How’s your head ?

Montreal, in January 2018.
I’m on my bike to join a friend for brunch at a nice little restaurant on Parc Avenue.
I am well, happy and in great shape.
It’s nice and warm, the cold of winter makes me vibrate!
I am riding fully aware that it is winter in the city and that it is freezing. So I’m very careful with my studded winter tyres, even though I’m on a well-defrosted bike path on Rachel Street W. I slowly turn north in the one-way direction of Avenue de l’Esplanade.
Suddenly a white SUV backs up at high speed, it doesn’t see me?
How come? Yet I’m wearing brightly coloured clothes and a fluorescent yellow helmet! I try to get off the street quickly… On either side of the track, there are mounds of ice and parked cars…
And then… nothing more…
I’m on the floor, alone with a man talking to me and apologizing…
I don’t hear anything… I get up, get on my broken bike and ride to the restaurant. My helmet is cracked, my shoulder and collarbone are recessed, I walk in and my friend looks at me helpless; I don’t understand but I think I must look a little shaken.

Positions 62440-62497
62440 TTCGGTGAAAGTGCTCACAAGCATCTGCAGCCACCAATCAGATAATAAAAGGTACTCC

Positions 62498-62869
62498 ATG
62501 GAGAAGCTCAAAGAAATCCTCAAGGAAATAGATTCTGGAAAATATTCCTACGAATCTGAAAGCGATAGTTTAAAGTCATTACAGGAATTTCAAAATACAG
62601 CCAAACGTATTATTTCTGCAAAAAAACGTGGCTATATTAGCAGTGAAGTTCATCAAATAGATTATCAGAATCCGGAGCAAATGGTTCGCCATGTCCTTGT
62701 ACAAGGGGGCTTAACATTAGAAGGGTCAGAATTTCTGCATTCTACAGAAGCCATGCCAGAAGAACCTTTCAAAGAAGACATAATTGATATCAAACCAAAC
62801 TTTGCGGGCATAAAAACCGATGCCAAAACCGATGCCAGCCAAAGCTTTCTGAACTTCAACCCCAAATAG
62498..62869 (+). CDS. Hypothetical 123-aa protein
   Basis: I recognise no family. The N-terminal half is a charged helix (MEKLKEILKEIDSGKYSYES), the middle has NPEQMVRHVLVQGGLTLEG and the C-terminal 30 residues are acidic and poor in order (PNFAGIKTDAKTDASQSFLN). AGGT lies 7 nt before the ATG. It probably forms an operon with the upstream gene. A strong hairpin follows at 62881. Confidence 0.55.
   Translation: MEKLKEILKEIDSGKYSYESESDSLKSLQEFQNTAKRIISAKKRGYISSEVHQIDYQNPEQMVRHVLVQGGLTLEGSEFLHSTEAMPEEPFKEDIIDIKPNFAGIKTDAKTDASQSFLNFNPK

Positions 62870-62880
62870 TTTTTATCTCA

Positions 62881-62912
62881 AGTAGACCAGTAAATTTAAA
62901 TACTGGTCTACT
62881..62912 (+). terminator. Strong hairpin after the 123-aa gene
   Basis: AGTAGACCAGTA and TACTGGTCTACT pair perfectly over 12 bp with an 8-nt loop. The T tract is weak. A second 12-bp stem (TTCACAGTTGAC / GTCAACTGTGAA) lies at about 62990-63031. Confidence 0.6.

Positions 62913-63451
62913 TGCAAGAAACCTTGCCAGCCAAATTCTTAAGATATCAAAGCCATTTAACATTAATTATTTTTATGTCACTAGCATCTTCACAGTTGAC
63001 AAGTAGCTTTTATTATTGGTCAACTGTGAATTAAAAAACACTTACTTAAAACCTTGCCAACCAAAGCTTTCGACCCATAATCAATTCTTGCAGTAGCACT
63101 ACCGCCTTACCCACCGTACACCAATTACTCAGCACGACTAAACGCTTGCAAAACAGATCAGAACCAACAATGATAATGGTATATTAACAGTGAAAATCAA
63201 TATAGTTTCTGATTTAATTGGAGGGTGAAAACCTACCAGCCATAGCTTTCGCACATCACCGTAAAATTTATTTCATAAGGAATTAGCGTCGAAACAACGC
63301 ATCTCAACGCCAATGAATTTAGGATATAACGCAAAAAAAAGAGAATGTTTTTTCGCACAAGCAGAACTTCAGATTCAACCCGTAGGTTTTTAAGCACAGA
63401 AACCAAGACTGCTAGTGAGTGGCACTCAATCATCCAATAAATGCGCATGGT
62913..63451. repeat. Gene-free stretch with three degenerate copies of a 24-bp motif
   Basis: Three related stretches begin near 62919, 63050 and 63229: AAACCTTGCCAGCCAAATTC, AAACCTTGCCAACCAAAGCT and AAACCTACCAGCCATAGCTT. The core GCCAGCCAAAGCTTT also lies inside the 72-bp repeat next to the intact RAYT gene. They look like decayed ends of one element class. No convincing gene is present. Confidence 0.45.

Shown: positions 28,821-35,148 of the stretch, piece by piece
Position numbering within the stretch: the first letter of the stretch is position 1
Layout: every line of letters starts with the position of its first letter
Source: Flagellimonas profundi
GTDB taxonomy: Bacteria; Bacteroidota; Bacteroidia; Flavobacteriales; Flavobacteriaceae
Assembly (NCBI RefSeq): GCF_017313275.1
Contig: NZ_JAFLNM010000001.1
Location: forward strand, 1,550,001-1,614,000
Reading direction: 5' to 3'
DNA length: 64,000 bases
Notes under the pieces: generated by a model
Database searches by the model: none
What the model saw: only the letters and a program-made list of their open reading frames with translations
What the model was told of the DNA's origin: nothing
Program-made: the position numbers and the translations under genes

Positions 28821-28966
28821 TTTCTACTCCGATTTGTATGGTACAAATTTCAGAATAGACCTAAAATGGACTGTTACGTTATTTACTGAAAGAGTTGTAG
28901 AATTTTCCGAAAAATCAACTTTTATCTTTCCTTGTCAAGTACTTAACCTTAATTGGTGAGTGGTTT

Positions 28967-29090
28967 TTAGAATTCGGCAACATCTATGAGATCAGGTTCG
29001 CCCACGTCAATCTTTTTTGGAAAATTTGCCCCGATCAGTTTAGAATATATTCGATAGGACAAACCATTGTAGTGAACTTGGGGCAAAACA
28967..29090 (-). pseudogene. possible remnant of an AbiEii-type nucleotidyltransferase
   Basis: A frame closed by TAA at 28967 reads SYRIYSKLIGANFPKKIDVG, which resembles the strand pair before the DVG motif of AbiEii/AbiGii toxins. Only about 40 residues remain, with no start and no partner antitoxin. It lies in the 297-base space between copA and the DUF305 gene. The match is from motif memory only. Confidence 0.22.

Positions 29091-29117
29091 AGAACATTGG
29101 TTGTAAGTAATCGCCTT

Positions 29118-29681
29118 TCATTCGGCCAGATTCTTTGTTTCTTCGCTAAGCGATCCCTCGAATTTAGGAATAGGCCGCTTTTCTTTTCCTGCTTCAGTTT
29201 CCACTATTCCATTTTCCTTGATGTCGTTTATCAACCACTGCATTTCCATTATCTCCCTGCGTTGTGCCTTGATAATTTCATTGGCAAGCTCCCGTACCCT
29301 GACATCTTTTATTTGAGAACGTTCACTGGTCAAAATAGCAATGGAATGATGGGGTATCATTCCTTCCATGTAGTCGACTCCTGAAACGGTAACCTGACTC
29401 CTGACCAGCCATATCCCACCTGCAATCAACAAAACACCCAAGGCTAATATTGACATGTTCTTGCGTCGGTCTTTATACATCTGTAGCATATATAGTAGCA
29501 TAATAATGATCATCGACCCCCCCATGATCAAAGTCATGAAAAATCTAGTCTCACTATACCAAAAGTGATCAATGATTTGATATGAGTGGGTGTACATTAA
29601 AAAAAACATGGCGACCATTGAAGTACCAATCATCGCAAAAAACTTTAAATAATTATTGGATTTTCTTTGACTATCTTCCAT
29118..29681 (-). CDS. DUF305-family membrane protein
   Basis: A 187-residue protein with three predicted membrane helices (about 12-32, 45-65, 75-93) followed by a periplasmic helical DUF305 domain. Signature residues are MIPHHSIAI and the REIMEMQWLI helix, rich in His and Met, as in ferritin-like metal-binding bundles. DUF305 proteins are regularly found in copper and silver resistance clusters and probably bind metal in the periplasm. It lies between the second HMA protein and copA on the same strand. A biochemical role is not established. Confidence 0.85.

The adrenaline is going down and I don’t understand anything anymore. Her lips move but I can’t hear. My arm hurts and I can’t sit up….
So she takes me quickly to the hospital!
They tell me to rest, that I have a concussion… No more… Without instructions or follow-up.
A few days go by and nothing goes right.
I go back to the emergency room. They tell me to rest, that it will pass.
I move in with my mother and old grandmother…
I’m still not well after 3 weeks. I can’t walk without having to hold the walls; the light, the sounds, the noise, my mother talking to me, the food, etc….
Everything is unbearable!
Angry outbursts, and a headache that is hard to describe.
A return to the hospital by ambulance is necessary because the headache is getting stronger and stronger. I feel nauseous, I shake and repeat the same sentence over and over again. My relatives are worried.
Now they tell me to take antidepressants and tell me that it will pass… I refuse to take them and understand that I will have to cope with this concussion on my own or take my life!

When the accident happened, it’s a good thing I was wearing a helmet, because my head would have been much more injured; in fact, I could have lost my life…
I have nevertheless had a head injury that was serious enough to completely turn my life upside down over the last few years.

I can’t wait to wear a helmet!